Astronomers were rather surprised recently to come upon a strange sight: a young galaxy just a few hundred million years old filled with space dust.
Scientists have been studying galaxy A1689-zD1, a very, very distant galaxy that is so far away that we are looking at what it looked like billions of years ago when it was just a few hundred million years removed from the Big Bang, according to a Los Angeles Times report.
Although very faint, astronomers were able to spot the galaxy because its light was being bent by Abell 1689, a massive galaxy cluster that is between the smaller galaxy and Earth. The effect is similar to that of a magnifying glass, allowing the galaxy’s faint light to appear 9.3 times as bright as it otherwise would in a process known as gravitational lensing.
The galaxy has a similar ratio of dust and gas to our Milky Way, a galaxy that has been around a very long time. Why is that so surprising? Because such ratios are typically only found in older galaxies, not young ones that are not far removed from the Big Bang.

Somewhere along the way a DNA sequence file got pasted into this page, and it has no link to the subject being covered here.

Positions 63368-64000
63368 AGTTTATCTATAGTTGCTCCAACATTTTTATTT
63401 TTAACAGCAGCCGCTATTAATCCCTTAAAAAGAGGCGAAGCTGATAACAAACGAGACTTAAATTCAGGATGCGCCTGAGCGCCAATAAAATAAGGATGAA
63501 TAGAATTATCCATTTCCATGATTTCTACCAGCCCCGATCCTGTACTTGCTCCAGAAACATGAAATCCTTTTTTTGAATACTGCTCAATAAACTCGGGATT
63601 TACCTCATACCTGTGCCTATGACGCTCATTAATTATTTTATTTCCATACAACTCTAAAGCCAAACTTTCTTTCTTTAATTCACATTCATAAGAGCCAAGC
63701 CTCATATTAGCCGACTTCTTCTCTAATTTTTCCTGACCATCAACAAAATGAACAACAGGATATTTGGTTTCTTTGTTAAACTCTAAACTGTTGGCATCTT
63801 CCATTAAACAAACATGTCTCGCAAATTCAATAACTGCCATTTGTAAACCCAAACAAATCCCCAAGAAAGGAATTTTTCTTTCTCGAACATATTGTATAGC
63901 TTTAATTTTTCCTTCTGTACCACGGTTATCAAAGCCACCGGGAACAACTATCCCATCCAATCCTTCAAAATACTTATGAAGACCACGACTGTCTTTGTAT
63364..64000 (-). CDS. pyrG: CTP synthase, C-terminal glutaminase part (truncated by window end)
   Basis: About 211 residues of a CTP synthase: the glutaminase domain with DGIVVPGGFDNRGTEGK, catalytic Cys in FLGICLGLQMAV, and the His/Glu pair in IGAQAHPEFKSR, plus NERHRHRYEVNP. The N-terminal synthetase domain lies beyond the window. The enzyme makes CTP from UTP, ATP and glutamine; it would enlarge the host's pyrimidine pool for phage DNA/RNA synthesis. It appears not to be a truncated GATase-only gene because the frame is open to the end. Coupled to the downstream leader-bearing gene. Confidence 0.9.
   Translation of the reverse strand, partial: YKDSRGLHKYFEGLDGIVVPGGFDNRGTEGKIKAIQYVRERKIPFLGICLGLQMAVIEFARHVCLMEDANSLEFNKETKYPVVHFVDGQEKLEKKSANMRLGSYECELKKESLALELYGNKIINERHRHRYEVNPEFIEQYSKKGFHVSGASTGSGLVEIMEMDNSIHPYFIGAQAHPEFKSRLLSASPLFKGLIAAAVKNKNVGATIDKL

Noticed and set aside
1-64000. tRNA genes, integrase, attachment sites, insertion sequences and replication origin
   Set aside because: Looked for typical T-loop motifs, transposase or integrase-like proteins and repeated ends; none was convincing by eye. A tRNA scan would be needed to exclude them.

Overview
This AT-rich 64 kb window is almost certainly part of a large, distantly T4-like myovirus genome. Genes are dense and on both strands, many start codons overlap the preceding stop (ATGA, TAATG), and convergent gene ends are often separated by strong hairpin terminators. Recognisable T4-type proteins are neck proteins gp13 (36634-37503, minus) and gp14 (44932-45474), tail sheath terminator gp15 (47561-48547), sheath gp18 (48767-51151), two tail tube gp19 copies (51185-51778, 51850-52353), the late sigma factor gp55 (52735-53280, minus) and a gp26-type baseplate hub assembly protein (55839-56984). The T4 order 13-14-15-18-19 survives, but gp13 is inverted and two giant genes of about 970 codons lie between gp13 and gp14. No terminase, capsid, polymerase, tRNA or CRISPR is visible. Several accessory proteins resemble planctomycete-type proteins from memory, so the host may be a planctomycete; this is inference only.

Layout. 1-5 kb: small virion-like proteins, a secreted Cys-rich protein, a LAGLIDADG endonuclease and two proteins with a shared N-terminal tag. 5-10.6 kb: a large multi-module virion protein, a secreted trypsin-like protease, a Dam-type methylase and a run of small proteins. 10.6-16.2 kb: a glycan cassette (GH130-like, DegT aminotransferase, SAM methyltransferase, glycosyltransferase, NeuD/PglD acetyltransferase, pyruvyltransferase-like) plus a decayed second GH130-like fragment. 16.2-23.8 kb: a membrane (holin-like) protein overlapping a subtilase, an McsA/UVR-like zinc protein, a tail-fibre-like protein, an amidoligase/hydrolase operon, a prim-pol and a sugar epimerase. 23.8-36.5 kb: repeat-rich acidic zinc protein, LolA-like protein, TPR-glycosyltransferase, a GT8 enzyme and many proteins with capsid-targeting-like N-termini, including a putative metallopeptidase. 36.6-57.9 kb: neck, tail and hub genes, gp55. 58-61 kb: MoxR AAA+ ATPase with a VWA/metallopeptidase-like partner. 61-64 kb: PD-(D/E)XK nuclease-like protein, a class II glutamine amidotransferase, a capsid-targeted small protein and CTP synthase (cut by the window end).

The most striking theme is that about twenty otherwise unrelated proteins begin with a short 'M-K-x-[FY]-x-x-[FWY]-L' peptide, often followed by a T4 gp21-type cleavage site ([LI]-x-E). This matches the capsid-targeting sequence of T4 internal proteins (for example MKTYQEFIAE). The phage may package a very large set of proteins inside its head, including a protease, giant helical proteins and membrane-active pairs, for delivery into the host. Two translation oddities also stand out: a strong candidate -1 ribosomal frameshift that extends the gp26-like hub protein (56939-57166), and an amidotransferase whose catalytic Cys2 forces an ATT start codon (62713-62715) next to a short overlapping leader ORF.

Scientists used the European Southern Observatory’s Very Large Telescope and the Atacama Large Millimeter/submillimeter Array (ALMA) to make the observations of the star-birthing galaxy, which pumps out about 12 solar masses worth of stars each year.
Dust is considered a recent phenomenon for galaxies, as in the early universe, stars were made of hydrogen and helium, and then they died forming supernovae that blasted stardust into the cosmos that helped create future stars, which themselves died and eventually led to heavier and heavier elements to the point they created elements like carbon, which are essential to the creation of life.
Accumulating enough dust to do this would have taken eons — or so scientists thought until they encountered this galaxy. A galaxy this young, so soon removed from the Big Bang, should not have this must dust, they thought.
But at 700 million years old, its dust ratio rivals our own galaxy, despite the fact that the Milky Way dates to nearly the start of the universe.
It means scientists will have to go back to the drawing board so to speak to question some of the assumptions they have, and figure out how the galaxy pulled this off.